This is where God lead me through the desert. This waiting was one of the darkest moments of my life, and I let my heart and mind lead me straight to the fear of being abandoned once again. I made myself dizzy and ill checking the mailbox, Facebook, and my email for a response. I lost weight, couldn't eat, began having chest pain believing I was having a heart attack all due to this overwhelming stress. During this time of waiting, when I couldn't turn off the voices that said she's never going to respond I prayed, I cried, I worshiped, I pleaded and yelled out to God. A particular song kept showing up on my Pandora just exactly when I needed it the most. Steffany Gretzinger's Letting Go. When my heart was heavy and felt like I might die, this song would come on and totally break me every.single.time.
You brought me to the end of myself
and this has been the longest road
just when I thought my hallelujah was tired
You gave me a new song
I am letting go and falling into you
I felt a wave of peace rush over me listening to these lyrics and felt God holding me and all of my broken pieces. I needed to let go of the anger, the fears of rejection, the story I had told myself of unloved, unwanted, and unworthy and fall into the arms of my Father who would never leave me despite the answers I may find or not find in my waiting.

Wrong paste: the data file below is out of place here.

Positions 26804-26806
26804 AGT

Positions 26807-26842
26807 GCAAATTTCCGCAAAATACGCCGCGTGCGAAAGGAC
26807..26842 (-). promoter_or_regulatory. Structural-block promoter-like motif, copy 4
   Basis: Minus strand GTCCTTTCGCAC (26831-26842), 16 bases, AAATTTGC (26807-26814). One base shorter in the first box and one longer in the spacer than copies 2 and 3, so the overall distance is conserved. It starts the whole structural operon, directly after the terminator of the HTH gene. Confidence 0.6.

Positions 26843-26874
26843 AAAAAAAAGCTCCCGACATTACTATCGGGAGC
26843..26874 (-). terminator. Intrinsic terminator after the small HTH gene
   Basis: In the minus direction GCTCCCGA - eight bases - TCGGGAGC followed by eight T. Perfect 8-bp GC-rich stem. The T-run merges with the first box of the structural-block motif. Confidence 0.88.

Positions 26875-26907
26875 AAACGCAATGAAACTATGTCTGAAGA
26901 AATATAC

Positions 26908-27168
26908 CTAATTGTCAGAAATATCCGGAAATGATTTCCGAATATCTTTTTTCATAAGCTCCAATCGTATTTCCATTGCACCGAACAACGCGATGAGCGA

I confess I still get scared sometimes
but perfect love comes rushing in
And all the lies that screamed inside go silent
The moment You begin
One morning during this exhausting test of patience, that song came on. Only this morning I had had it, I was done. I was broken and defeated like I have never felt before. That song came on again and instead of peace I felt mad. I screamed out loud to God.... I need a new song!!!
The next song that broadcasted through my Pandora that very minute was titled NEW SONG. Not only is God listening, but what a great sense of humor. That same day my waiting came to an end, and my mothers email popped up in my mailbox. She had received my letter and most certainly wanted to know me.
I know about the waiting. The heart ripped open and the air so thin and hard to breathe. I also know the wind on the other side of the mountain, like being brought home.
Adoption Spiritual Warfare